Re: Mutilation and Ritual

Robert Snower (rs219@IDIR.NET)
Thu, 11 Jul 1996 21:55:03 -0500

At 10:39 AM 7/11/96 -0400, Adrienne Dearmas wrote:
>In a message dated 96-07-10 01:30:13 EDT, rs219@IDIR.NET (Robert Snower)
>>A lot of people have thought the way to get at this problem is by way of a
reference >>to the past: to primeval situations which revealed both the
unity in these disparate >>parts, and the intensely significant social role
they played. These people would >>include not only Harrison and Frazer but
Weston, Cornford, Gilbert Murray, Freud, >>Jung, and most of all Shapiro, in
terms of sociobiology. Of Freud, one might note >>that he started out by
referring everything to the infantile source, and ended up >>talking about
"the infantile recurrence of totemism."

Adrienne says:

>I almost want to say that comparing contemporary tattooing of prisoners as a
>subculture of American culture and Maoris of the past who tattooed is like
>apples and oranges. Now I'll admit I am in over my head here, but I'm going
>>research and I apologize if I have created the impression that I was
>excluding the past. Not so at all. I just think that tattooing today in
>Americna subcultures may be just as vaild to the people who do it as the
>tattoos of the Maoris 200 years ago. Maybe the fact that everyone had them
>(Maoris), made them less meaningful.

I say:

We have entirely different time frames in mind. My Harrison quote referred
to tattooing which was taking place some 3000 years ago. The "totemic
system" she was alluding to was a conjecture of what may have prevailed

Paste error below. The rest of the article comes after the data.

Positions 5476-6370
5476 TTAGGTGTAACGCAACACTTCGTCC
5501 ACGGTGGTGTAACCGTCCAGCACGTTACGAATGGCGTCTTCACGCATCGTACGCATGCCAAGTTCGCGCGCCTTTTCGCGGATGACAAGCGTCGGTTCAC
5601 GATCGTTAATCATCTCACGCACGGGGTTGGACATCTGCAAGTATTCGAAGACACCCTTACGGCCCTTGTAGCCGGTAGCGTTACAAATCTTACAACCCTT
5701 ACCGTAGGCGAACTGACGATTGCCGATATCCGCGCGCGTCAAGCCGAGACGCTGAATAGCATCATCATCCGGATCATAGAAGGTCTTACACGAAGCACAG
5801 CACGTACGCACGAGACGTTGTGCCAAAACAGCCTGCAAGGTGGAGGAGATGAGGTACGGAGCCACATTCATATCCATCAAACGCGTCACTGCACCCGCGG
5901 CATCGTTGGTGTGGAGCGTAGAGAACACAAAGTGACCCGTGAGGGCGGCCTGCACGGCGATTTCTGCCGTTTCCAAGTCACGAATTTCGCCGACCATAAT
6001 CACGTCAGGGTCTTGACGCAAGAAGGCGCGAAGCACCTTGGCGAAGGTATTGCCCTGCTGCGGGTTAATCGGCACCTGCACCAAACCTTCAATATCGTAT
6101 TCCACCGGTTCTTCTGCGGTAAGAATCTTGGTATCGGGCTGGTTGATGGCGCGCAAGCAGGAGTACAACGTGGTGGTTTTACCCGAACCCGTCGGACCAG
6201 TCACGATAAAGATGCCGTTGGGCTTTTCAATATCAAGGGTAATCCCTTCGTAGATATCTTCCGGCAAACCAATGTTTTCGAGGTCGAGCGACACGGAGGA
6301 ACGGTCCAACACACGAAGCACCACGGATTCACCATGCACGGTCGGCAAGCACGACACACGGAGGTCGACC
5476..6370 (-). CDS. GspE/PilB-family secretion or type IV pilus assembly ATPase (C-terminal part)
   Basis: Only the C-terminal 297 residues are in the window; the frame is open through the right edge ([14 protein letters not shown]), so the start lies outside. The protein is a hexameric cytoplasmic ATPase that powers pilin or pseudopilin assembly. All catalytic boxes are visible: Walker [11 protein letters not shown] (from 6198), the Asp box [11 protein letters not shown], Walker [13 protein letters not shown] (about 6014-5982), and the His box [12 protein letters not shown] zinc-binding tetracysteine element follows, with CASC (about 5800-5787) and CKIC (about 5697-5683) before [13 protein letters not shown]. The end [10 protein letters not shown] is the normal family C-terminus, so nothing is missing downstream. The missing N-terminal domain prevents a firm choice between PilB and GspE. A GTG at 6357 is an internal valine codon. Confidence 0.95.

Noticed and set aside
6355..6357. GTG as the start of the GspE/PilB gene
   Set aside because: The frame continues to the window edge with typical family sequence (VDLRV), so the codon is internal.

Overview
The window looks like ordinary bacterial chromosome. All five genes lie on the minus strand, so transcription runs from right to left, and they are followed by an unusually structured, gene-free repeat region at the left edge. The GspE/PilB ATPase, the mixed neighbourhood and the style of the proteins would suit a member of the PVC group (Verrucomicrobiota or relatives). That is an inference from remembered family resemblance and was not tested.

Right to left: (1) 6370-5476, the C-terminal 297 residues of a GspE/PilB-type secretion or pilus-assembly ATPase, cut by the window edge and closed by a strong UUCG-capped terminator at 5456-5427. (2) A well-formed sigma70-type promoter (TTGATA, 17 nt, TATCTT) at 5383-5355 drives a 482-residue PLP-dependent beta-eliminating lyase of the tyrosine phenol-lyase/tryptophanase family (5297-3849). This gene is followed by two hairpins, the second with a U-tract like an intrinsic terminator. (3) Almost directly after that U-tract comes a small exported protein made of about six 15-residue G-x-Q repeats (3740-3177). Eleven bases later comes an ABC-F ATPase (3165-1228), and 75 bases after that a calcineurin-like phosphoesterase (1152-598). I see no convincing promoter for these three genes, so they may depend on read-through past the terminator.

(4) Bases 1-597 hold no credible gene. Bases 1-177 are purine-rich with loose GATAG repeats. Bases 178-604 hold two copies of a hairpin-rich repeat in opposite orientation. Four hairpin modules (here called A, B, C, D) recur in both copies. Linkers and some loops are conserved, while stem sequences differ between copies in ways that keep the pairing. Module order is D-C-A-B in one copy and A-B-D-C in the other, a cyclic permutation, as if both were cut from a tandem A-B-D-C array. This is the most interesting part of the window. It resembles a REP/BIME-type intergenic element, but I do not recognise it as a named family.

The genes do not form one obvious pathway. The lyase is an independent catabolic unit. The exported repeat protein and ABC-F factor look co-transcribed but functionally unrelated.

perhaps 30,000 years ago. She is saying, and Freud and Shapiro are saying,
that the "primeval situations which revealed both the unity and intensely
significant social role" of mutilations, etc. are older still. They were
necessary components in the creation of society among a species which was
not biologically adapted to socialization. Back to basics: evolution is
driven by sexual competition. This is the method of Natural Selection.
Nothing else. On the other hand, sexually driven competition is anathema to
socialization, rendering it literally impossible, in the absence of
controlling factors, because it renders the cooperation essential to
division and specialization of labor impossible. Mammals are not very
social creatures (Wilson), but, except for Homo sapiens, at least they have
the biological control of a seasonal mating which leaves them uninterested
for much of the time. Not Homo sapiens. Yet Homo sapiens succeeded in a
degree of socialization which, in differentiation and specialization of
labor, is rivaled only by some insects. How? Not the biological way the
insects managed it, but by cultural devices. Mutilation was, on the
evidence--which you are collecting, and others have collected--a component
of this cultural trauma, and trauma it undoubtedly was, leaving many
vestiges today, and yesterday, e.g., Catherine of Siena practised asceticism
since the age of seven, and dedicated her virginity to Christ. Her
betrothal was confirmed, she wrote, "not with a ring of silver but with a
ring of his holy flesh, for when he was circumcized just such a ring was
taken from his holy body.". . . "his eyes, his ears, his beard ran with
blood; his jaw distended, his mouth open, his tongue swollen with blood; his
jaw distended, his mouth open, his tongue swollen with blood. His stomach
was pulled in so that it touched his spine as if he had no more intestines."
Catherine . . . hardly ever spoke of . . . her bridegroom without mentioning
blood. . . . Sangue was in every sentence; sangue and dolce (blood and
sweet) were her favorite words. (Tuchman 1978)

R. Snower